Title 26 U.S.C. § 7402(a) gives the District Court power to grant injunctions "necessary or appropriate for the enforcement of the internal revenue laws." Since it has personal jurisdiction over respondent, has it power to grant the interim relief requested? We are advised that respondent's only debt to Omar is payable at respondent's branch in Montevideo. It is said that the United States, the creditor, can assert against respondent in New York only those rights that Omar, the debtor, has against respondent in New York, and that, under New York law, a depositor in a foreign branch has an action against [85 S.Ct. 530] the head office only where there has been a demand and wrongful refusal at the foreign branch. Sokoloff v. National City Bank, 239 N.Y. 158, 145 N.E. 917; 250
N.Y. 69, 164 N.E. 745. The point is emphasized by the argument that any obligation of respondent to Omar is due only in Montevideo -- an obligation apparently dischargeable in Uruguayan currency, not in dollars. Therefore, the argument runs, there is no claim of the debtor (Omar) in New York which the creditor can reach.
We need not consider at this juncture all the refinements of that reasoning. For the narrow issue for us is whether the creditor (the United States) may by injunction pendente lite protect whatever rights the debtor (Omar) may have against respondent who is before the court on personal service. If it were clear that the debtor (Omar) were beyond reach of the District Court so far as personal service is concerned, we would have quite a different case -- one on which we intimate no opinion. But, under § 302(a) of the New York Civil Practice Law and Rules, 7B McKinney's Consol.Laws Ann., § 302, personal jurisdiction may be exercised over a "nondomiciliary" who "transacts any business within the state" as to a cause of action arising out of such transaction, in which event out-of-state personal service may be made as provided in § 313.2 The Federal Rules of Civil Procedure, by Rule 4(e) and Rule 4(f), allow a party not an inhabitant of the State or found therein to be served with a summons in a federal court in the manner and under the circumstances prescribed by a state statute.3 See United States v. Montreal Trust Co., 35 F.R.D. 216.
To be sure, this cause of action arose, the complaint was filed, and the temporary injunction was issued before the New York statute became effective. The New York Court of Appeals has, however, indicated that, where the suit is instituted after the effective date of the statute, the statute will normally apply to transactions occurring before the effective date. Simonson v. International Bank, 14 N.Y.2d 281, 290, 200 N.E.2d 427, 432, 251 N.Y.S.2d 433, 440. That court has further indicated that where, as in the instant case, the suit based on the prior transaction was pending on the effective date of the statute, "the new act shall -- except where it `would not be feasible or would work injustice' -- apply "to all further proceedings" in such action. . . ."4 Ibid. It seems obvious that a future [85 S.Ct. 531] attempt by the Government to serve process on Omar would be considered a "further proceeding" in the instant litigation. Accordingly, we judge the temporary injunction, which has only a prospective application, as of now and in light of the present remedy which § 302(a)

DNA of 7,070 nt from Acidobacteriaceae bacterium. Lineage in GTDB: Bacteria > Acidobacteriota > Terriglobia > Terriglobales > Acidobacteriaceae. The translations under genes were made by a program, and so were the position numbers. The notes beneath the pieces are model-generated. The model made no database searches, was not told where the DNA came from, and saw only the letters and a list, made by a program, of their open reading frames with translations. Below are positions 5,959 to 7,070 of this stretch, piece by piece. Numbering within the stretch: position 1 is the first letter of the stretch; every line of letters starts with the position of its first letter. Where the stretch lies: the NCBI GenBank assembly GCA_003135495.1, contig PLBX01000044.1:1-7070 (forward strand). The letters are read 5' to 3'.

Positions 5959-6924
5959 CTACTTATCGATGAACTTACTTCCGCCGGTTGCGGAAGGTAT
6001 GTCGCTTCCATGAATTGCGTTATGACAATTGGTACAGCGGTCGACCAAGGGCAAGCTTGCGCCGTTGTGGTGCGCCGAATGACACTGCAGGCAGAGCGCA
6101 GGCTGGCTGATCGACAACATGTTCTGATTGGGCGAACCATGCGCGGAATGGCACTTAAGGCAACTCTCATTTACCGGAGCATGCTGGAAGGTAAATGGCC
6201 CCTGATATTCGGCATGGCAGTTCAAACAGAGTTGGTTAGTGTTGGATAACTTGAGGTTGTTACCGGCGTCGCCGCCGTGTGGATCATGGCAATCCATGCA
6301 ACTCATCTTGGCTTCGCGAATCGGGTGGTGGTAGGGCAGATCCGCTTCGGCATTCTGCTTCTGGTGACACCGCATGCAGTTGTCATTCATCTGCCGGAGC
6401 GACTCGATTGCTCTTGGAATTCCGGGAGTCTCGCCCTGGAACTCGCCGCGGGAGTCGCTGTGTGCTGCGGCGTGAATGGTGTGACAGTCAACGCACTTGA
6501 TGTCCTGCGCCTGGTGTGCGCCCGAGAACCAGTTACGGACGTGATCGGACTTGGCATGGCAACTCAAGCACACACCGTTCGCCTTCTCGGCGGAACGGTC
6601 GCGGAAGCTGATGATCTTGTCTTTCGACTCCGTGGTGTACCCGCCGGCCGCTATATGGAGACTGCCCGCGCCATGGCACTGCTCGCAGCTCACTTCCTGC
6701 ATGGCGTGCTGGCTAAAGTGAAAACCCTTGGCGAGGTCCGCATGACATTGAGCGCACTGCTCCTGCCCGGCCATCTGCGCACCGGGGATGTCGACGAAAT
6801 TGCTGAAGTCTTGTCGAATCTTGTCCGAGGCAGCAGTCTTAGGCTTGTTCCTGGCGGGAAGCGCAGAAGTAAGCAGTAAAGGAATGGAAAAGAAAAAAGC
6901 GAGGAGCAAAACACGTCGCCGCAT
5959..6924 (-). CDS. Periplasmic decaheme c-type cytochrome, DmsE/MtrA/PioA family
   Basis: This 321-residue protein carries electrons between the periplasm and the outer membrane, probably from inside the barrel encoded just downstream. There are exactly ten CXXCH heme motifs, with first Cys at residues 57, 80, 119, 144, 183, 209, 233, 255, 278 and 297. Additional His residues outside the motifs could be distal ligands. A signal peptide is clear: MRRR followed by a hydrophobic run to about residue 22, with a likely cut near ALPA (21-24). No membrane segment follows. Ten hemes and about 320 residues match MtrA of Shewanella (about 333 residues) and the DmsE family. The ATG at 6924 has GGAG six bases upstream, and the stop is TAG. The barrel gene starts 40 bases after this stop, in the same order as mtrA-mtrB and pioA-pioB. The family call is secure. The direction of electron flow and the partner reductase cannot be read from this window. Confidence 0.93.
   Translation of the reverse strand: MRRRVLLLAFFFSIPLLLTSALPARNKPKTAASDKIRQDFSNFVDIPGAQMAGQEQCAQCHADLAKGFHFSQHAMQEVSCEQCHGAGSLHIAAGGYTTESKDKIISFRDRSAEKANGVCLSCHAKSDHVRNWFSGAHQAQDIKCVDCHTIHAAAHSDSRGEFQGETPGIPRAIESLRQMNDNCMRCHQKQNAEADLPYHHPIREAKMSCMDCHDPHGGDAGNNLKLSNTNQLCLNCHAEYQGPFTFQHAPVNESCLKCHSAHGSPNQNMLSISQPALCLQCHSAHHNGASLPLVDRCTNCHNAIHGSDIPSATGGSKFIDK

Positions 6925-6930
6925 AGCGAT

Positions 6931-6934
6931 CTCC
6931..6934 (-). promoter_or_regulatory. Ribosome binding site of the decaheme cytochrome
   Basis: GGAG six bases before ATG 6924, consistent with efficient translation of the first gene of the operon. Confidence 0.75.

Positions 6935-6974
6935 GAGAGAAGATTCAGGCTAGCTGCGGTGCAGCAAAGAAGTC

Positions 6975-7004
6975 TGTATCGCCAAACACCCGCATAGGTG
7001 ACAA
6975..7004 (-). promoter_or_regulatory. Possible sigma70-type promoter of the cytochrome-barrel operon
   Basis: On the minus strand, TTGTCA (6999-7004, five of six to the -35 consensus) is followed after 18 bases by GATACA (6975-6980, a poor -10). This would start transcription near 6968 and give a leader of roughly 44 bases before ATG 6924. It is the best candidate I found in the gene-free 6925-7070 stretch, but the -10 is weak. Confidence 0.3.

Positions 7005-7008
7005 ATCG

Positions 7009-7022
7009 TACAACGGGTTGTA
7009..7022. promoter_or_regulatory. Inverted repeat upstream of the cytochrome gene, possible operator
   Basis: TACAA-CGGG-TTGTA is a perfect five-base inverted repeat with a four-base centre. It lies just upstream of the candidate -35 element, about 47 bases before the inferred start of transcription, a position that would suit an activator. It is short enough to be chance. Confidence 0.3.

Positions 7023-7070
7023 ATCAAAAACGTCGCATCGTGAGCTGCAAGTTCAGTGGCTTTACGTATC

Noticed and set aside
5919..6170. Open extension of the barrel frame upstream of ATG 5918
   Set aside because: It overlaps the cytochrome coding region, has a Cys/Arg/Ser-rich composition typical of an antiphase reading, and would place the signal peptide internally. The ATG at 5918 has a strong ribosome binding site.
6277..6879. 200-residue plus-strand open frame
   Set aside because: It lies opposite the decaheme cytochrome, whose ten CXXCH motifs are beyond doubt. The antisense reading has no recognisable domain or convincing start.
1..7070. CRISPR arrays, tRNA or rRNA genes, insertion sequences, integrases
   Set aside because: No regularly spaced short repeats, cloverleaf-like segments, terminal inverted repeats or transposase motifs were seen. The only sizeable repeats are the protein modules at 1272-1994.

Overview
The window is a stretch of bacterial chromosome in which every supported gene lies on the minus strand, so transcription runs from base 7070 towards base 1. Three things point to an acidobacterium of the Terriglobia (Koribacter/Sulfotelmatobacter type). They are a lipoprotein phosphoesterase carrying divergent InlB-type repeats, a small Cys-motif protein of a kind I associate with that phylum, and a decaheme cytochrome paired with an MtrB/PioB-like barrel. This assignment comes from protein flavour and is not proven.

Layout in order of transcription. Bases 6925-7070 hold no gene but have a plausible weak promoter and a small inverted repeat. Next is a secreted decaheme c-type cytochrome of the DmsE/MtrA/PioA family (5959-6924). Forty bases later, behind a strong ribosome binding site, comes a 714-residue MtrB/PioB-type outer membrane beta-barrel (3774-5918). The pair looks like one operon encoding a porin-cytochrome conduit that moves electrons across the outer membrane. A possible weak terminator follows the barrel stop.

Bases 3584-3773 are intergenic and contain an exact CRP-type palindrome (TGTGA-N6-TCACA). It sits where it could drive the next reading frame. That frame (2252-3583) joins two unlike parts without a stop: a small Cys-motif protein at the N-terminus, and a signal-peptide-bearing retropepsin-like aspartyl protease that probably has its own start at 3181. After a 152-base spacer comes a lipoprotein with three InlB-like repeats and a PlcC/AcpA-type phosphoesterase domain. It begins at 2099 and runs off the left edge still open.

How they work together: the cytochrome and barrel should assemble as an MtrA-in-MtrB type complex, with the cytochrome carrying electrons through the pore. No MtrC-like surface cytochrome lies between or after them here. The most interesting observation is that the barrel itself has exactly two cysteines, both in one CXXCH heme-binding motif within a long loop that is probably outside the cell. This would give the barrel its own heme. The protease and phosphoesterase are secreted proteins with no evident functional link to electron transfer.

affords.5 And our review of the injunction as an exercise of the equity power granted by 26 U.S.C. § 7402(a) must be in light of the public interest involved:
Courts of equity may, and frequently do, go much farther both to give and withhold relief in furtherance of the public interest than they are accustomed to go when only private interests are involved.
If personal jurisdiction over Omar is acquired, the creditor (the United States) will be able to collect from respondent what the debtor (Omar) could collect. The opportunity to make that collection should not be lost in limine merely because the debtor (Omar) has not
made the agreed-upon demand on respondent at the time and place and in the manner provided in their contract.
Whether the Montevideo branch is a "separate entity," as the Court of Appeals thought, is not germane to the present narrow issue. It is not a separate entity in the sense that it is insulated from respondent's managerial prerogatives. Respondent has actual, practical control over its branches; it is organized under a federal statute, 12 U.S.C. § 24, which authorizes it "To sue and be sued, complain and defend, in any court of law and equity, as fully as natural persons" -- as one entity, not branch by branch. The branch bank's affairs are, therefore, as much within the reach of the in personam order entered by the District Court as are those of the home office. Once personal jurisdiction of a party is obtained, the District Court has authority to order it to "freeze" property under its control, whether the property be within or without the United States. See New Jersey v. New York City, 283 U.S. 473, 482.
That is not to say that a federal court in this country should treat all the affairs of a branch bank the same as it would [85 S.Ct. 532] those of the home office. For overseas transactions are often caught in a web of extraterritorial activities and...